Cal/OSHA Investigation Leads to $108,300 Fine for Sierra Pacific Industries After Fatal AccidentApril 30th, 2021 by Drew Vass
The State of California Department of Industrial Relations’ Division of Occupational Safety and Health (Cal/OSHA) cited Sierra Pacific Industries (SPI) with a $108,300 fine, after one of its employees was fatally injured in an accident involving an air compressor. The announcement from Cal/OSHA arrived April 22, 2021, following an eight-month investigation. Sierra Pacific Windows is a division of SPI.
The accident occurred September 17, 2020, at the company’s facility in Lincoln, Calif., when a pipeline on an air compressor exploded, Cal/OSHA officials said. According to investigators’ findings, an employee was setting up an air compressor when a pipeline on the compressor exploded, pieces of which struck two employees. One employee was injured; the other was killed.
Local media outlet The Sacramento Bee reported that the person fatally killed by the incident was a maintenance worker, who, along with another employee, was servicing the compressor. According to reporter Rosalio Ahumada, Lincoln Police Chief Doug Lee told the news outlet that when officers and firefighters responded to a reported explosion, they found one employee suffered minor injuries, after which they were transported to a hospital; the other “suffered significant injuries in the explosion and was pronounced dead at the scene.”
“Working on equipment attached to pressure vessels such as air compressors requires special precautions,” said Cal/OSHA deputy chief Debra Lee. “Employers must identify and evaluate potential hazards before assigning employees to perform work on this hazardous machinery and equipment.”
Cal/OSHA’s investigation resulted in nine violations— three of which were labeled as “serious accident-related.” Three other violations were labeled as “serious,” while others were tagged as “general in nature.” According to information provided by the division, serious accident-related violations are cited when “there is a realistic possibility that death or serious harm could result from the actual hazard created by the violation.” Those cited in SPI’s case include failures to test discharge piping prior to operating the involved compressor, ensuring proper connection; failure to verify that a pressure-relieving safety device was installed in the line between the compressor and block valve; and failure to “ensure that all pressure piping for the compressor was designed and fit in accordance with good engineering practice.”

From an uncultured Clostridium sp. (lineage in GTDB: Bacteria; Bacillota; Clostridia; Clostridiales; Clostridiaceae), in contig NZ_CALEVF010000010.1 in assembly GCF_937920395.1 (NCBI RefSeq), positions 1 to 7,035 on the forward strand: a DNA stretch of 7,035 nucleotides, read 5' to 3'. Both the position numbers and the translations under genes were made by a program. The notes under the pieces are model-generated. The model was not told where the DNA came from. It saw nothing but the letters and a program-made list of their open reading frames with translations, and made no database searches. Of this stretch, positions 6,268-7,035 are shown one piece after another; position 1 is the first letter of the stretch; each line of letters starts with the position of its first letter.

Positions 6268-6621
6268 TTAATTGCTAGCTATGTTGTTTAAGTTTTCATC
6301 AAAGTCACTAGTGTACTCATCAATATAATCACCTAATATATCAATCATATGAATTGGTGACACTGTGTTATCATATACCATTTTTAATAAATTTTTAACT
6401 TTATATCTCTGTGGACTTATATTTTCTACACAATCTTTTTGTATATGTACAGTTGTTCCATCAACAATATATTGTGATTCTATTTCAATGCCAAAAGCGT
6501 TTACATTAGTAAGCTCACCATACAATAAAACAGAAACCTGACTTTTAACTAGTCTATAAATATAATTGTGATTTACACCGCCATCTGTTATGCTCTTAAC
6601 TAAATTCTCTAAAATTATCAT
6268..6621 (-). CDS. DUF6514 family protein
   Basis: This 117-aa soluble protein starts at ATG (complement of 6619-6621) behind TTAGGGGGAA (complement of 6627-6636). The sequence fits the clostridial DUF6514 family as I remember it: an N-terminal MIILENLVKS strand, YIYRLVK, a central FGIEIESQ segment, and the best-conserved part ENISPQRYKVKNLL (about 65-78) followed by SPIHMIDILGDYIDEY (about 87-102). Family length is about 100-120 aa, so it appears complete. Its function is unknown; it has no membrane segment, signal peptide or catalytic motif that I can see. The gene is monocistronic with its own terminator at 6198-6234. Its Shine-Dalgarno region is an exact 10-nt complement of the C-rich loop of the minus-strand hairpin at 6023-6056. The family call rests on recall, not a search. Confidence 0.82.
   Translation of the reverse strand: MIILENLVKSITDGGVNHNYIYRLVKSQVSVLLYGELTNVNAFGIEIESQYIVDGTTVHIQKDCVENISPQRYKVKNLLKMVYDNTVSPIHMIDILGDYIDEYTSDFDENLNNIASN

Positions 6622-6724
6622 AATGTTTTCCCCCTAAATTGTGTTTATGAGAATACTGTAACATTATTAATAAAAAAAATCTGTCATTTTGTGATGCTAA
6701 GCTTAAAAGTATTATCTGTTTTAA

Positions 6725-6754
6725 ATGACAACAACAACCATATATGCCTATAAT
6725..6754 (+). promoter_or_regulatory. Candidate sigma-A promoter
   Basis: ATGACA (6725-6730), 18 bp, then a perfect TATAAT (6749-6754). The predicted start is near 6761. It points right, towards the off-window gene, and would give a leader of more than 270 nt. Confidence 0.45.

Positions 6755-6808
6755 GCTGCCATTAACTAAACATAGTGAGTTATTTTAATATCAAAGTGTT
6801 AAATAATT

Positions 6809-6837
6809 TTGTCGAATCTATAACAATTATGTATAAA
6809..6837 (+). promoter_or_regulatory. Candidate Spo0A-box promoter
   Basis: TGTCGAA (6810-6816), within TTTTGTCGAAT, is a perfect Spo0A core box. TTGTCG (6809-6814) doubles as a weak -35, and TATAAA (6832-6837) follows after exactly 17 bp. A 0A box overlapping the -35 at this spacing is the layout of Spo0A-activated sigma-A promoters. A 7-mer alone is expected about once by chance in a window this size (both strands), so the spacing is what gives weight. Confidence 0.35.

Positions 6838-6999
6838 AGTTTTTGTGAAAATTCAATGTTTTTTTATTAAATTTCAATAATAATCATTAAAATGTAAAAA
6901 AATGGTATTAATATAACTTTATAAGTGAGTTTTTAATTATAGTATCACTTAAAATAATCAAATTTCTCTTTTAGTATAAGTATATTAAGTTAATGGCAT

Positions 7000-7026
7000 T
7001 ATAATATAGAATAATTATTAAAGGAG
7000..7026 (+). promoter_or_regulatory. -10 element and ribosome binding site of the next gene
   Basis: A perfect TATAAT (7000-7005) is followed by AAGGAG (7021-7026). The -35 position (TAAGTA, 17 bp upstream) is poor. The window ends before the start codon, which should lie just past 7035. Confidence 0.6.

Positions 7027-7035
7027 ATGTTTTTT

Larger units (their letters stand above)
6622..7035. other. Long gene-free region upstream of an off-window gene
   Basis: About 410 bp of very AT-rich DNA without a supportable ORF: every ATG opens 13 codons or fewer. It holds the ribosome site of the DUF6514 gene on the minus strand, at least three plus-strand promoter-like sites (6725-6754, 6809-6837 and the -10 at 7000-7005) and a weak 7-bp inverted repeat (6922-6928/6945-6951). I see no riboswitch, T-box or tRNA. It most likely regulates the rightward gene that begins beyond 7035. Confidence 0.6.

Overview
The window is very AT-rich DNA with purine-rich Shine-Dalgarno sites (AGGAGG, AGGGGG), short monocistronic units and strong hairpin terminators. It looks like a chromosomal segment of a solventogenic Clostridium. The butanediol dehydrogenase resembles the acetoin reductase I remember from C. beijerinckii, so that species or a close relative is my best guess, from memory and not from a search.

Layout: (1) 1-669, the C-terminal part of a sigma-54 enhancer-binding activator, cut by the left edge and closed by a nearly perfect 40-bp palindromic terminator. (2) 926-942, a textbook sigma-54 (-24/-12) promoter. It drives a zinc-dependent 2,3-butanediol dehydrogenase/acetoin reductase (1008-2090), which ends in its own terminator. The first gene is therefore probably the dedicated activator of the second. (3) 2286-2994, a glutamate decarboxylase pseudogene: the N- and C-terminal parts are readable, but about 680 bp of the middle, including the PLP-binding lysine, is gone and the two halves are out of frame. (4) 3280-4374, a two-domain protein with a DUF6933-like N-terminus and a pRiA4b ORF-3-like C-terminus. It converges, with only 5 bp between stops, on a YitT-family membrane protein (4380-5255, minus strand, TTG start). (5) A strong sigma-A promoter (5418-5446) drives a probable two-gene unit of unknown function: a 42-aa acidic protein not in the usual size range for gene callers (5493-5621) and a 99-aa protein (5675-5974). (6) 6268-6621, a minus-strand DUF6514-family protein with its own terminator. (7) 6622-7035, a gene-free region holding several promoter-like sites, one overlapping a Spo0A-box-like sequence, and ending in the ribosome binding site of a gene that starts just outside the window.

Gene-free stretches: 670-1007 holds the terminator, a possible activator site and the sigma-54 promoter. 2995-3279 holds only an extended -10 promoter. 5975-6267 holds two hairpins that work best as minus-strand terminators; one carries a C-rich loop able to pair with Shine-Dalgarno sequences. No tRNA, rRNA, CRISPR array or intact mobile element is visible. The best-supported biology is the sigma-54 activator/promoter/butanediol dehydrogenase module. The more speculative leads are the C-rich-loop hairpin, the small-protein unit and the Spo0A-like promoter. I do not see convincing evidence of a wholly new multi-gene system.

Serious violations were cited for the company’s “failure to ensure the energy within the pipeline system was controlled to prevent release during repair, and failure to ensure group lockout/tagout procedures were utilized and employees worked under supervision of a qualified person.”
Other violations related to welding performed by uncertified employees, failure to establish hazardous energy control procedures and “operating equipment under conditions of stress.”
Officials for Cal/OSHA say the division’s Pressure Vessel Unit is responsible for permitting and inspecting boilers and tanks, including air compressors. All employers operating within the state are required to have effective, written injury and illness prevention programs, as well as safety programs designed to identify, assess and control hazards in the workplace.
A spokesperson for SPI says the company was devasted by the tragic loss, but officials question Cal/OSHA’s determinations about its safety practices.
“The SPI Lincoln sawmill team was devastated that we lost a friend and a colleague in this accident,” says corporate affairs director Andrea Howell. “We fully cooperated with Cal/OSHA in the investigation of this tragedy. However, we are appealing as we don’t agree with Cal/OSHA’s findings. SPI is committed to the safety of our crew members.”
Headquartered in Anderson, Calif., Sierra Pacific Industries is a third generation, family-owned forest products provider that also produces millwork and windows. Howell says the company has implemented and continues to add measures to further enhance safety and training.